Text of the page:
BUT the ones at Amazon do not have the 2" disk one then end like the
Kreg brand. They only have the pair with the 1" swivel disks. I am
currently in contact with the manufacturer to see of they can be had
with the larger disk.. That said, there are ways around that.
Yeah that is what I am thinking, perhaps fender washers and some epoxy.
At any rate I think I am going to have to find the old vendor that I
originally bought them from or buy them and make the modification my self.
I clamp my work down when sanding and these work the best for me as they
do not have to be adjusted. Should have bought 2 at the show a couple
of years ago. Apparently The Woodworking Show is no longer coming to
Houston. Hopefully someone else will fill the void. The Wood Working
shows did a piss poor job.
To tell you the truth, these things are a lot like pocket hole screws.
They work well for a lot of outher uses.
I have never used mine for clamping during a pocket hole procedure. You
may be happy with the standard issue. I'll probably get a pair from
Bessy came out with their hold down last year or the year before IIRC.
The CH Hanson ones have been considerably longer. Mine is 3~4 years
old. I seems I have seen the mechanism on other similar products before
Years ago when CBS TV was running "On the road" programs on Sunday
morning, they had a contributor who lived in Nebraska and submitted
stories under the heading, "Postcards from Nebraska".
One of his "Postcards" was a story about the machine shop who invented
Story went to great lengths to show all the unusual ways they jerry
rigged "ViceGrips" to solve problems.
Most of the odd ball special "ViceGrips" brought to market were an
outgrowth of solving these unique clamping problems in their own shop.
Just another dose of Friday morning trivia.
Yep, years ago I took a welding class. The instructor, who wrote out
textbook, was a big fan of vicegrips. He had boxes of them modified for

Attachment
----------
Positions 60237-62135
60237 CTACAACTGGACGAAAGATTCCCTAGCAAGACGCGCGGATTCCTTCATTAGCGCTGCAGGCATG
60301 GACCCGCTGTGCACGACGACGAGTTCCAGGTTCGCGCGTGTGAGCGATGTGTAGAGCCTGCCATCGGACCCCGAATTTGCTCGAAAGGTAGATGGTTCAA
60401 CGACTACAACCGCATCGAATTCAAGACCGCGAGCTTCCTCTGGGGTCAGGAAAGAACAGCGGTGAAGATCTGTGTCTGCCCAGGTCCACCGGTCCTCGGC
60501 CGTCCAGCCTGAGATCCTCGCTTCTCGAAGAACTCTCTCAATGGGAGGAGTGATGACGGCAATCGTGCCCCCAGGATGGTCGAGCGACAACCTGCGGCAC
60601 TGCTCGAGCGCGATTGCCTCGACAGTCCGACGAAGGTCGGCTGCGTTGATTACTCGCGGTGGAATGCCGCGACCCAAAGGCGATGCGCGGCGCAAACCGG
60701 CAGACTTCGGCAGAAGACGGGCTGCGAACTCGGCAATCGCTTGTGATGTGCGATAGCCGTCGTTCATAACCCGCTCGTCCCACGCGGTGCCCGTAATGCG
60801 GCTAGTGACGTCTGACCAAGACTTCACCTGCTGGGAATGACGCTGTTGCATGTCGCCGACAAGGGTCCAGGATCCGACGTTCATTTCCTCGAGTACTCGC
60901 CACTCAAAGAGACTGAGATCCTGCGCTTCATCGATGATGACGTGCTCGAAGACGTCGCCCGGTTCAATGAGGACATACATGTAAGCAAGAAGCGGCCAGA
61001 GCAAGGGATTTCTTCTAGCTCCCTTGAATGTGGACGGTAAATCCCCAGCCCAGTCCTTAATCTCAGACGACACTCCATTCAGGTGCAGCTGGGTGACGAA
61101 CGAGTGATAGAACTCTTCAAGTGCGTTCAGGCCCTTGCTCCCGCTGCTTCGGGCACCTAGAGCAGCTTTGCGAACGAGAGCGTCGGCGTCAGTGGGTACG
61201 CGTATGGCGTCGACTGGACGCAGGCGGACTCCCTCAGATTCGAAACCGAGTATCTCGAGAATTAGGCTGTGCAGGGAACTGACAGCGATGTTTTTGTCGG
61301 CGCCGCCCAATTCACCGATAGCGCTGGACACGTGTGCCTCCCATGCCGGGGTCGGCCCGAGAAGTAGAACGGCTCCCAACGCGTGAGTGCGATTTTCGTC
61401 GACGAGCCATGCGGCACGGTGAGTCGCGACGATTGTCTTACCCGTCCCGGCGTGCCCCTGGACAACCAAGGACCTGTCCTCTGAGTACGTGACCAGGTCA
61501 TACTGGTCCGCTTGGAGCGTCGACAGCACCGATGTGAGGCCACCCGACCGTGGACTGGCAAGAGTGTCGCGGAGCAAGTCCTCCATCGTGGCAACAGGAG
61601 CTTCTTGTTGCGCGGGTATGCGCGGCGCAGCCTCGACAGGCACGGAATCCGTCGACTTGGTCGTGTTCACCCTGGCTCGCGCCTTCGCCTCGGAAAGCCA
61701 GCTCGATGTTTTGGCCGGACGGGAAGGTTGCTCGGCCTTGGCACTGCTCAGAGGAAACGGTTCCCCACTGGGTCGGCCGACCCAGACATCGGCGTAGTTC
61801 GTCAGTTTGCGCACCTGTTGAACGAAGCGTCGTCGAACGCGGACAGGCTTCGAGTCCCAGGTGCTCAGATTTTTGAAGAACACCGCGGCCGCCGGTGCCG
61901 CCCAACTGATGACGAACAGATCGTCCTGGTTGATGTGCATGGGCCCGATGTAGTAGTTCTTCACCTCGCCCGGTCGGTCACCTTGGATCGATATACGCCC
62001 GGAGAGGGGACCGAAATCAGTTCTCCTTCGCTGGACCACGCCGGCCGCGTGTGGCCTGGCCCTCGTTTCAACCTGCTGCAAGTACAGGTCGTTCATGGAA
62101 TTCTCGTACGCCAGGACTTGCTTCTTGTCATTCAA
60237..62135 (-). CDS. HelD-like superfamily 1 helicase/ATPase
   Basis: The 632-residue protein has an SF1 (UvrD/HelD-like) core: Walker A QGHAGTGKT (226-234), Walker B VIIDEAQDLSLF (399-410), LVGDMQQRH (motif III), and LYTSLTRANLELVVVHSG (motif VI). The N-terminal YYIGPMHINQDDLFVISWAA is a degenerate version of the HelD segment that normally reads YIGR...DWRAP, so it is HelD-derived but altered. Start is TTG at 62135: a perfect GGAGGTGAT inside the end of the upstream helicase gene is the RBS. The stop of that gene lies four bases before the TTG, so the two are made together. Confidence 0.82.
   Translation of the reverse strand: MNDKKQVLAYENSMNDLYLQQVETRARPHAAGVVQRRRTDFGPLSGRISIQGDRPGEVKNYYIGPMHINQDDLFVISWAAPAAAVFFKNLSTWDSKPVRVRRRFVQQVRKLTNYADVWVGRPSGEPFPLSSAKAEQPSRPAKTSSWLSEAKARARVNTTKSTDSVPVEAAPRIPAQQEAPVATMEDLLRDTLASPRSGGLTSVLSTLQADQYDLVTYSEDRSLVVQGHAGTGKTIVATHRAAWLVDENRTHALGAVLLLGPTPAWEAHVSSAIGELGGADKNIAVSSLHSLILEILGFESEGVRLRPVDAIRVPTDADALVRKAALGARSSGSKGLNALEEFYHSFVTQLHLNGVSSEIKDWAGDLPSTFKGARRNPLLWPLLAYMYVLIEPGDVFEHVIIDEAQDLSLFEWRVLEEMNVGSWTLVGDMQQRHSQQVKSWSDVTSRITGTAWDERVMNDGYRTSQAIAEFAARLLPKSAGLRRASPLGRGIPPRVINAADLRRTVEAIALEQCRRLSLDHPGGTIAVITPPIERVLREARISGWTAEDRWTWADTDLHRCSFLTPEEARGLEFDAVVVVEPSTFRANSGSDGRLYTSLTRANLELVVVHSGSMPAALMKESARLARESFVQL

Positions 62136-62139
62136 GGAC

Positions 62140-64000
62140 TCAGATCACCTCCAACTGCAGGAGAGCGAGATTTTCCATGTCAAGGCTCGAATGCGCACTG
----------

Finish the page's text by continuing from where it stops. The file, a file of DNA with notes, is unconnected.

every purpose imaginable. A requirement for certification from his program
was to make up some vice grip "helpers". He was big on jigs and these
modified visegrips really helped out with unusual welding and fabrication
problems. Particularly in the field and welding non square materials. He
even had a few designed for metal artists.
I brought in some visegrips and welded different shapes to them. Also cut
off portions of them and welded extensions to them. I made up several of
them for my own use. I probably saw at least fifty different configurations
of these specialty clamping devices in this class.
I'm amazed at how cleanly plunge saws work for that. Outstanding.
I'm an FF (frugal duck) and went with the Makita SP6001K and adore it.
It will cut as deep as a tubafore with ease, but maybe not quite at a
full 45 degrees. I doubt I'll use it for that, anyway, though.
It comes in its own systainer (a Festool word) but is less expensive.
With the money saved, you could purchase another length of guide,
retaining bars, and another blade or three. I have two 55" guides for
a total of 110". My li'l ShopVac with a cleanstream filter works well
for dust control.
No matter where you read it,
Or who said it,
Even if I have said it,
Unless it agrees with your own reason
And your own common sense.
For many years, I used a standard circular saw with a straight edge (saw
board) to cut down plywood sheets. I got straight cuts, but the edges of
the cuts were terrible with lots of chipout. I tried different blades,
tape, and other methods but always had the chipout. Occasionally I would
even drift away from the straight edge messing up my cut.
I had a hard time believing a track saw would cut any differently, but I
sprung for a Makita SP6000K track saw anyway. I was pleasantly surprised at
the quality of the cuts. They're as clean as the cuts I get from my
tablesaw. The track ensures they are dead accurate, and hooking up my shop
vac virtually eliminates the sawdust that used to fly everywhere during a
cut. It's also much quieter than my old saw with a nice soft start feature.
The track saw is a fantastic addition to my shop. I only wish I had taken
the leap earlier.
I think Wood Whisperer did a video podcast comparing track saws a few years
HomeOwnersHub.com is a website for homeowners and building and maintenance pros. It is not affiliated with any of the manufacturers or service providers discussed here.
All logos and trade names are the property of their respective owners.